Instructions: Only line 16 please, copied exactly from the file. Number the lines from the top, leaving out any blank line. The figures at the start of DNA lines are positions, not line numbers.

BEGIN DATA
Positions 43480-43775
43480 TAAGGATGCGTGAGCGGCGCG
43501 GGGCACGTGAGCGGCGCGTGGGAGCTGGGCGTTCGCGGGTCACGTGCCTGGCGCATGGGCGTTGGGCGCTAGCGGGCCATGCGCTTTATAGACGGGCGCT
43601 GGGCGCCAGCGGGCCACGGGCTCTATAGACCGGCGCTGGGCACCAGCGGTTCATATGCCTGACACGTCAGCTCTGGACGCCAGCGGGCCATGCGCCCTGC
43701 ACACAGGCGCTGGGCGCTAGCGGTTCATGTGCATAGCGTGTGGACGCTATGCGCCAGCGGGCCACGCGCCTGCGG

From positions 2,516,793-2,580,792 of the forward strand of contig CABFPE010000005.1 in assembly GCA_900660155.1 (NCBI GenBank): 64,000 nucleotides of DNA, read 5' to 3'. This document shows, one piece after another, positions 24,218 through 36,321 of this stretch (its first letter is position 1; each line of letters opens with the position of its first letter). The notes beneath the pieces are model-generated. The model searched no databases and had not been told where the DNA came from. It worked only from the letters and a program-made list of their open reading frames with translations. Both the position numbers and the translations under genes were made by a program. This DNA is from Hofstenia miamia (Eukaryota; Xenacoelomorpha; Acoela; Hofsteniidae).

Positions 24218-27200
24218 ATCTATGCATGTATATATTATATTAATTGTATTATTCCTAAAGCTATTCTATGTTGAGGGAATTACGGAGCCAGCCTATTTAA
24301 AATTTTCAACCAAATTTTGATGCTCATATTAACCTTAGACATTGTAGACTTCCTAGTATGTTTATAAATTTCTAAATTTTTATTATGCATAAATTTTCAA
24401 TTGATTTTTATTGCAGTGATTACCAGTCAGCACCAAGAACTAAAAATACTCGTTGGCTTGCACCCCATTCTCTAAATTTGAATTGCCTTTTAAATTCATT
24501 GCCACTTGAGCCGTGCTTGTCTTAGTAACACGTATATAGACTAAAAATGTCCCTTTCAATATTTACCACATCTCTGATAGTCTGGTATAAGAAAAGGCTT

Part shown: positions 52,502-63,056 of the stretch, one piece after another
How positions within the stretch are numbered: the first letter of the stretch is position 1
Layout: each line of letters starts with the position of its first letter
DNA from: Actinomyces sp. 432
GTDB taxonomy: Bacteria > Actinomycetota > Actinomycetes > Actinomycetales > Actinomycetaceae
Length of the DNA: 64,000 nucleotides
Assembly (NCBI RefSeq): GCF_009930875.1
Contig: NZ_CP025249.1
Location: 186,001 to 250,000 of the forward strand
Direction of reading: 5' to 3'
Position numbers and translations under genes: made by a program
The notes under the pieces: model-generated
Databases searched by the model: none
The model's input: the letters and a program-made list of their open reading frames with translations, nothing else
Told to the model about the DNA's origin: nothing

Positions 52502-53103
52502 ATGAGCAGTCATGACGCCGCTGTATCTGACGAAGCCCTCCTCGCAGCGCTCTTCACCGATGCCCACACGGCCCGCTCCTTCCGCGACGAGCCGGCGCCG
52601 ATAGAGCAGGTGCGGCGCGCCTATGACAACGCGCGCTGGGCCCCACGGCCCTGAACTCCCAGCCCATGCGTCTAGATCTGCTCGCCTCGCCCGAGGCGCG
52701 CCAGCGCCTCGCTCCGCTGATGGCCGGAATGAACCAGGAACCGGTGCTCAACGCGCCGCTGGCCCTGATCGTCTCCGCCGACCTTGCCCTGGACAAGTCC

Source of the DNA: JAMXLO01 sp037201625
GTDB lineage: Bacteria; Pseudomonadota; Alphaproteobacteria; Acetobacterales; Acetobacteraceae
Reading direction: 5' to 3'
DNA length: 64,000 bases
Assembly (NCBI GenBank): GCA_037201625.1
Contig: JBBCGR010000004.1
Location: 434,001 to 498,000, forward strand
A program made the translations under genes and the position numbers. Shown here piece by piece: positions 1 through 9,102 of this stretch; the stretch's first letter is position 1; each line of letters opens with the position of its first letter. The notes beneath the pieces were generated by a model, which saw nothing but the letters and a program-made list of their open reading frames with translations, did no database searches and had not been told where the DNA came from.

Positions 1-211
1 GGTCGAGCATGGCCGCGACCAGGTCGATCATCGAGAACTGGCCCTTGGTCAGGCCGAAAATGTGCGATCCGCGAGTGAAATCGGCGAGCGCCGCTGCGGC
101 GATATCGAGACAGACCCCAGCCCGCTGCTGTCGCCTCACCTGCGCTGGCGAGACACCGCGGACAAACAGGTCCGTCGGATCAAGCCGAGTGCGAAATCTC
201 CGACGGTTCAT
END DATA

GTDB taxonomy: Bacteria > Actinomycetota > Actinomycetes > Actinomycetales > Actinomycetaceae